Central Sterile won’t be directly impacted by the construction until the end of the project, which is slated to wrap up in 2025. But already, the team is gearing up for changes.

“Even right now, we're trying to change certain ways of how we're doing things—trying to prepare how we're going to move into the department,” Goodling said.

Chris Goodling

More patient beds and new services means that Central Sterile will have an increase in the number and types of tools the department works with. Up until this point, the team has worked mostly with tools related to orthopedic procedures.

“That's exciting for us because we see mostly orthopedic cases. Now, we have pediatric emergency medicine and general surgery, and we added in labor and delivery too,” Reed-Borum said. “It makes us feel like we're doing even more for the community than just surgery.”

While Central Sterile expands, it will remain in the same location of the hospital. And similarly to other departments, the team will also have the chance to participate in “day-in-the-life” activities, where team members test out their new surroundings and make adjustments.

Goodling is excited for upgrades that come along with the construction, including a new generator and steam line—both of which will help cleaning and sterilization power.

There will also be more space for team members to gather their tools, which Goodling explained would function like a grocery store aisle.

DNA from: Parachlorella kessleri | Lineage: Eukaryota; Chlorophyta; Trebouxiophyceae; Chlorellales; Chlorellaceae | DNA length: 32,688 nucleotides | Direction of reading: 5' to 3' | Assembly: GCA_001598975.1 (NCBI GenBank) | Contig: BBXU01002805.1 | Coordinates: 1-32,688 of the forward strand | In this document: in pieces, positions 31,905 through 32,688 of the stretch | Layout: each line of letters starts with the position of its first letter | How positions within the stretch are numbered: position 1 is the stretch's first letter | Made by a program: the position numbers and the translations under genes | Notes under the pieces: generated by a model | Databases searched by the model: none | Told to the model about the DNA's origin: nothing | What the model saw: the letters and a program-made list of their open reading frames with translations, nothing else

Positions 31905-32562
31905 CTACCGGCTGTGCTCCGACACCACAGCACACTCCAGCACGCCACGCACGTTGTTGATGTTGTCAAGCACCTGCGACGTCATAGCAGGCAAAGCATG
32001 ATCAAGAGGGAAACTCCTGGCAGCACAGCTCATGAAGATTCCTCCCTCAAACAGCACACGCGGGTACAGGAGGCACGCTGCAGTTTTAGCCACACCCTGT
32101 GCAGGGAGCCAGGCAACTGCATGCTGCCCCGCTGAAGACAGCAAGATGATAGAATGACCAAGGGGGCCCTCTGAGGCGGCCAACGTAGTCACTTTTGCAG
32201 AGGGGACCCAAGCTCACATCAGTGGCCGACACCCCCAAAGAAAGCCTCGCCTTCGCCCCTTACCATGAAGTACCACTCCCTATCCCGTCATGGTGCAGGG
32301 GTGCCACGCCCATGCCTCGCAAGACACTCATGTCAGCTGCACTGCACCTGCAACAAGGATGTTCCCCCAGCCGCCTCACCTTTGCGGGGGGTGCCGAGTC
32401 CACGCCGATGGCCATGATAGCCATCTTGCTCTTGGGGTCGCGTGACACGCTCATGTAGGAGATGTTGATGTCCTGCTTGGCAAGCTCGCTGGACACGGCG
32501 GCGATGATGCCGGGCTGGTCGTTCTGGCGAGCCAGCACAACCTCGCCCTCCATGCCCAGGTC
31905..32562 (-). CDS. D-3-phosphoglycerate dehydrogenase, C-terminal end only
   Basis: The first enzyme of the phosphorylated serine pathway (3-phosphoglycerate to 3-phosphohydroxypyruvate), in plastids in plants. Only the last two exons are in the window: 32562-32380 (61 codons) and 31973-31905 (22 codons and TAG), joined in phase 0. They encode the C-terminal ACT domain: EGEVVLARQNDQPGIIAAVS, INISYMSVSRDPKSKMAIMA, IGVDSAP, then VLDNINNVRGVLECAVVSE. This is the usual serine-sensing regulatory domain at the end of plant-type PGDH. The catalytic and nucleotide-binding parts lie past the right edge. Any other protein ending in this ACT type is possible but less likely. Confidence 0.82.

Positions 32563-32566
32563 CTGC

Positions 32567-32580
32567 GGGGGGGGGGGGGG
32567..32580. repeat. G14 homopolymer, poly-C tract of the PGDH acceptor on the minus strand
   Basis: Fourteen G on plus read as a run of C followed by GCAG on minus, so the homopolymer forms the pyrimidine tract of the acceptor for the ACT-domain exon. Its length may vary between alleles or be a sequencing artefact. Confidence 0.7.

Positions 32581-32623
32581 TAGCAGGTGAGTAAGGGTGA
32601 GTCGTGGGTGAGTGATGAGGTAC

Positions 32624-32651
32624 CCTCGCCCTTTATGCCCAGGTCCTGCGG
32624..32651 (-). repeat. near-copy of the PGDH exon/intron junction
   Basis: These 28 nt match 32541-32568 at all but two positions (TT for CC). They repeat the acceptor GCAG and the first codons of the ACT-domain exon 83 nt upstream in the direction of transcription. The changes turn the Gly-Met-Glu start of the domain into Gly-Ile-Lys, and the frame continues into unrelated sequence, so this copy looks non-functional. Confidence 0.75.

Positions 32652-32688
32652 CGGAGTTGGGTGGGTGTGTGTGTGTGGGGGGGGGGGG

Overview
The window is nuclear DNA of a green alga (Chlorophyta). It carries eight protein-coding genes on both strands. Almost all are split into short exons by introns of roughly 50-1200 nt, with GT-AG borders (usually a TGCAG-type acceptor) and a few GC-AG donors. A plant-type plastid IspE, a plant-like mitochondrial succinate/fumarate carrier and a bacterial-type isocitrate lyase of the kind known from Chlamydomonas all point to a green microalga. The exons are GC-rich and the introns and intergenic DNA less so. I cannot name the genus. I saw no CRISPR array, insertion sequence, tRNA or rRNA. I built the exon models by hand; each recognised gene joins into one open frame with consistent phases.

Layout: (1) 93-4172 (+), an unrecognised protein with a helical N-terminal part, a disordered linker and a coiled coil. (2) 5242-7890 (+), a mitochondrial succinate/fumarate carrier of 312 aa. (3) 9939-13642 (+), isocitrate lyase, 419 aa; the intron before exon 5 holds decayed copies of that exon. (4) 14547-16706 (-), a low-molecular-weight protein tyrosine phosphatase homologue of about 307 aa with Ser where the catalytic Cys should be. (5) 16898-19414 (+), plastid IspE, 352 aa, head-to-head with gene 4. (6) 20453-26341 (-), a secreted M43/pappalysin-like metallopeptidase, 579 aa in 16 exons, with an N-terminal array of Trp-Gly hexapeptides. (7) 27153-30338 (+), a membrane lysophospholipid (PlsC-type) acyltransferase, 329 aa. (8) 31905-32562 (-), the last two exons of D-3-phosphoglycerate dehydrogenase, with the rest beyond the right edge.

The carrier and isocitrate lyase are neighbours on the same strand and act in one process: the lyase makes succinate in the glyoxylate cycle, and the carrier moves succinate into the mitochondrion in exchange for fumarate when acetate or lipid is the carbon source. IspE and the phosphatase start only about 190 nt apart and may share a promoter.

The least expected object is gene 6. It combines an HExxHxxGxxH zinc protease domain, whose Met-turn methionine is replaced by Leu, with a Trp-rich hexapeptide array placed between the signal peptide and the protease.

“I think it's pretty exciting. We’re not patient facing, in fact, patients don't even know we exist, but we play a really big role in their care,” Reed-Borum explained. “When somebody comes in the Emergency department (ED), we supply things to the ED. We also supply things to Cath Lab. So as those departments are growing and seeing more patients, we're also seeing more patients.”

Keeping up as construction continues

While it will be some time before Central Sterile is directly impacted by construction, Reed-Borum and Goodling are ensuring their team stays informed and involved throughout the process.

Reed-Borum was pleasantly surprised by the smooth transition during the expansion, as she knows transitions like these can be hard, and she's glad that care teams have been consulted.

“I thought it was really awesome that they came to us and said, ‘What do you need? How should this flow?’” she said. “There's times where they’ve come to us with a blueprint, and we tell them why something won’t work, and then they change it to where it will work.”

Goodling added that being so involved has helped with morale, both for his team members and even the construction crews.

He knows his department will be a tricky construction zone in the future, as the instruments need to be kept clean and dust free, and those coming in and out will have to wear the surgical “bunny” suit.

In the meantime, they want to thank their construction partners.

“I want to give some kudos to the construction workers—the ones working inside and especially the ones working outside, because they've worked in some crazy weather to get this done,” Reed-Borum said. “They're playing a big part in this too.”